U.N. Security Council: Is It Time to Veto the Veto?

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The fitful Palestinian approach to the U.N. Security Council will be, as all have known for a long time, stillborn. The near certainty of a U.S. veto in defense of Israeli interests has made the Palestinian gambit for statehood recognition more about ritual symbolism than any real process. This when, according to a BBC poll, the majority of global public opinion is firmly behind recognizing a separate, sovereign Palestinian state. The U.S. veto, wielded in opposition to a generally-held international consensus, is then perhaps the most unilateral gesture one can make at the world’s most multilateral institution.

Why in the 21st century should anybody still have the right to do this?

Sure, the veto came into existence in large part to persuade some of the 20th century’s great powers to commit to the United Nations and its structures. It made sure that countries as mighty as the U.S. and the U.S.S.R. could exert their muscle diplomatically rather than elsewhere—in the U.N.’s six decades of existence, the veto has been invoked almost 300 times.

(SEE: Photos of recent clashes in the West Bank.)

But the world is far different than what it was at the end of World War Two and the U.N.’s major decision-making body—the Security Council with its five veto-wielding permanent members — is a reflection of a long-lapsed status quo. It’s possibly the most glaring anachronism in international affairs.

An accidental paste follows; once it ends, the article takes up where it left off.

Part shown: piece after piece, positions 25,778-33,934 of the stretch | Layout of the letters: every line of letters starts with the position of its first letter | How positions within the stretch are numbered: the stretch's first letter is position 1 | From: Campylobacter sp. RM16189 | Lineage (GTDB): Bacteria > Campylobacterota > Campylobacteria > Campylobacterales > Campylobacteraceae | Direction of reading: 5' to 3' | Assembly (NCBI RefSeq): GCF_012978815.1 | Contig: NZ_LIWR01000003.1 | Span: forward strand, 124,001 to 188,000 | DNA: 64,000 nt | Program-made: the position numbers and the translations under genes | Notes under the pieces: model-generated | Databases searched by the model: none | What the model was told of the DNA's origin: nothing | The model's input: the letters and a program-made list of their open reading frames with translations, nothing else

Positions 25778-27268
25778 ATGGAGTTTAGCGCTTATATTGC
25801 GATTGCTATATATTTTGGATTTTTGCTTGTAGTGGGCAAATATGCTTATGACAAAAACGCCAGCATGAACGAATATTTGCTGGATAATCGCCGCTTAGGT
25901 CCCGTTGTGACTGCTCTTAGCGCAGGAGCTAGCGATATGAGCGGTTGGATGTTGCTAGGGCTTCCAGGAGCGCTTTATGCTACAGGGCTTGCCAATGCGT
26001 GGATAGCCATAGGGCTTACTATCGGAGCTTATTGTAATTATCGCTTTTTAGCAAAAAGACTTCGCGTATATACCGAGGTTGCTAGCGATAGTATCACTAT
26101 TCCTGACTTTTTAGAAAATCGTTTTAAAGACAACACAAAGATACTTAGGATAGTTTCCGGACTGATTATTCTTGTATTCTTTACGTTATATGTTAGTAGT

Do the U.K. and France—shorn of their empires, great armies and mired in debt-ridden Europe—really both deserve vetoes? If Russia is a permanent member now, why isn’t India, with its far larger population and more dynamic economy?  And what about Japan and Germany, two of the world’s most important economies, still kept at arm’s length in this forum because of their being on the losing side of a war fought some seven decades ago. There’s no shortage of nits to pick.

But Security Council reform is hardly a new issue, and the U.N. itself has spent years wrangling over the process. The most realistic option, it seems, is to expand the number of permanent members on the Council, but not grant them the veto-wielding status. This opens a new can of worms. How large do you make the Council? And who gets to be anointed as a permanent member? In every single region, there would be claims and counter-claims. A bid by Brazil could be rivaled by Argentina. Primacy in Africa would be wrangled between South Africa and Nigeria, with a number of Francophone nations looking on nonplussed. That’s why the Obama Administration’s recent declaration of support for India’s place as a permanent member of the Security Council, while welcome in India, was something of an easy —if not totally empty — gesture to make. One can expect the Pakistanis and a number of other nations in the region to put up one hell of a fuss if such a proposal ever moved forward.

There’s a consensus that the Council must be reformed for the U.N. to not lose its legitimacy, but there’s a startling lack of will to get the process of reform into gear. And, ultimately, as long as the veto-wielding powers keep their vetoes, much of the underlying facts on the ground won’t change. Those who defend the veto argue that, without it, international governance would be far more unpredictable and chaotic. But with it the U.N. is becoming more and more irrelevant, with geo-politicking transpiring in other, more nimble multinational institutions and groupings like the BRICS or the G20. As many have already forecast, the coming decades will be all about how the world manages the effects of the ebbing Pax Americana that stretched across the 20th century into our present. Multilateralism and multipolarity will be the wonky watchwords of the day. It’s up to the U.N. to truly reflect that status quo, rather than one long consigned to the history books.